One reason that I try to keep up to date with scientific publications re: insufficient ovaries etc. is to keep an eye out for anything from a particular research group. Last month something was published from this group, from the lab of Jonathan Tilly. Not a research paper, but an application for a patent (1). This isn’t too surprising; applications of commercial research discoveries need to be patented before being published elsewhere. And like it or not, new technologies that help infertile couples are commercial in nature (even if a research group does not intend to make money off their discovery it’s a good idea to secure a patent rather than someone else doing so).
Why am I curious about the activities of J. Tilly’s lab? Because they are the main research group (in the world) investigating whether it is possible to create new human eggs. That is probably overstating and over-simplifying the matter but it’s true enough to say that this group have been ‘hunting for OSCs’ for quite a few years now. What is an OSC? It stands for Oogonial Stem Cell (Tilly’s term). An oogonium is the type of cell that develops to form an egg (more correctly: oocyte or ovum, depending on developmental stage), so an OSC would be a stem cell that produces eggs, theoretically. But whereas our bodies contain stem cells to renew various cells in our bodies (most notably our blood) certain types of cells are thought to be not renewed in adult humans. For instance, brain cell renewal, while a nice idea, remains to be unproven.
Similarly, women are told that they are ‘born with all the eggs she will ever produce’. This is because current dogma states that the formation of eggs (actually oocytes) form in a growing female embryo during the mother’s pregnancy. The number of oocytes in any ovary actually peaks before the female baby is even born. This means we lose ‘eggs’ from our ovaries before we even join the world. That’s OK, as the number left remaining when the female child is born is enough to supply at least 3 decades of fertility. At least, this estimate of cell numbers is what the dogma (born with all your eggs) is based upon (I’d like to write a separate post on this calculation some time if I get around to it!). This is just one of the reasons why the idea of egg stem cells/OSCs seems so radical, there just doesn’t seem to be a need for them in adult women.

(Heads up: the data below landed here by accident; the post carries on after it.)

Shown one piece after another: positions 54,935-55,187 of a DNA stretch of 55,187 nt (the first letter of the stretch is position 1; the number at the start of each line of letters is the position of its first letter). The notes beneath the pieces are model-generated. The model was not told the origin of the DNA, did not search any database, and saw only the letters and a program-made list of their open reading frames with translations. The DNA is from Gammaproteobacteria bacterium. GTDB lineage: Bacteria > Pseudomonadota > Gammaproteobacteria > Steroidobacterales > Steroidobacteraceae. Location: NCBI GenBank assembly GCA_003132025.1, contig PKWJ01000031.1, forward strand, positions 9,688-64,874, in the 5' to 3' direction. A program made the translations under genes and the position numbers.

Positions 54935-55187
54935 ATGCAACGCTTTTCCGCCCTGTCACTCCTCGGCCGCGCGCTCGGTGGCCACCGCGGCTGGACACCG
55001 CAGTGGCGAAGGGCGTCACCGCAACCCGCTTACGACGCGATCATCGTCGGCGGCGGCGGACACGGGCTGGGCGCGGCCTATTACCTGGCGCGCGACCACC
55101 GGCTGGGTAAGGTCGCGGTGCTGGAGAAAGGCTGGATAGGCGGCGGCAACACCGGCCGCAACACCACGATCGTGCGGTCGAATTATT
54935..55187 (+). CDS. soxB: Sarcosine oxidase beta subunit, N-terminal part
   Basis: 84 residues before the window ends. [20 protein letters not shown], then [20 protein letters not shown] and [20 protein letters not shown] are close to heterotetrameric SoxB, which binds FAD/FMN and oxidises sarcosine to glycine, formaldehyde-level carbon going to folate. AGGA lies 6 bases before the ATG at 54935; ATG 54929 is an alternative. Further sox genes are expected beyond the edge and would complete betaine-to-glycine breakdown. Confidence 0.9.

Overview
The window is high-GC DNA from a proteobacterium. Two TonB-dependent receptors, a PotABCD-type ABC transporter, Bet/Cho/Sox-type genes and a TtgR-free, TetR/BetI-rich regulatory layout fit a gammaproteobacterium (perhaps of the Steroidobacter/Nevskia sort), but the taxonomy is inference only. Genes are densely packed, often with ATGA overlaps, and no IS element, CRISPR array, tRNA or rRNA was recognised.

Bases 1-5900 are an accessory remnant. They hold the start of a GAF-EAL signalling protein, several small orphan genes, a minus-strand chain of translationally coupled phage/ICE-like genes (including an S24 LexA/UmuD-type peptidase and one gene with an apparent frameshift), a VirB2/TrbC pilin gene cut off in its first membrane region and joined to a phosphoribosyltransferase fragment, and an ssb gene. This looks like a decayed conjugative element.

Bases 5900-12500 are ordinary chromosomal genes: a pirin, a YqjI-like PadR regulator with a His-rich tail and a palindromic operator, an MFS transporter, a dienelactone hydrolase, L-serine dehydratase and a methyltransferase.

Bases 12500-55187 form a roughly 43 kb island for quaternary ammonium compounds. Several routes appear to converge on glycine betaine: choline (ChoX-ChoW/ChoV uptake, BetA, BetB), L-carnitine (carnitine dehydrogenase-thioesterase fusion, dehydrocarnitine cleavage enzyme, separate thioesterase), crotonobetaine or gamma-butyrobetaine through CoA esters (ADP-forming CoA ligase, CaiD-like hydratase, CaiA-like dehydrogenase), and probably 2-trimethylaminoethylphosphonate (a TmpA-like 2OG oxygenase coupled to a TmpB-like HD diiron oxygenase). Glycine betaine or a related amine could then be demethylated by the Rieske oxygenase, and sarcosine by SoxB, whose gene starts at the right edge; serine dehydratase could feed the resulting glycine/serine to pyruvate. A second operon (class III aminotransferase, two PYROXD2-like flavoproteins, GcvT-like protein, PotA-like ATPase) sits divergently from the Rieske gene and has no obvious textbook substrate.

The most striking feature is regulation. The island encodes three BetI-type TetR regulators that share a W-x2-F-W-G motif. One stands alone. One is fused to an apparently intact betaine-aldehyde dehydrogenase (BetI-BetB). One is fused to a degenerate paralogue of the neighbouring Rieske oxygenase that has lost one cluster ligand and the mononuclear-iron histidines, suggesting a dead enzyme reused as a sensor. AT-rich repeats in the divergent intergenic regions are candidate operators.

Of course I’d like to believe that they exist, so that rather than a depleted egg basket, I can think of my ovaries as a production line that needs a good service and then can be switched back on. This is not the process that Tilly et al. are claiming in their patent application, however. Instead, the patent is protecting the idea of using the mitochondria from the OSCs to boost other egg cells. This is wise seeing as a patent to produce human eggs skirts right along the controversial edge of what is ethically and legally patentable (I am no expert in patent law, but in Australian patent law at least, you cannot patent ‘human beings, and the biological processes for their generation’).
So the whole thing is very controversial, do these cells, with the desired ability to produce viable eggs really exist? Hopefully a peer-reviewed scientific article will follow the publication of this patent application, and then we will get to hear some of the appraisals (negative or otherwise) from those in the field that really know about this sort of thing! In the meantime, human OSCs remain mythical.
(1) US20150353887 A1 Compositions and Methods for Autologous Germline Mitochondrial Energy Transfer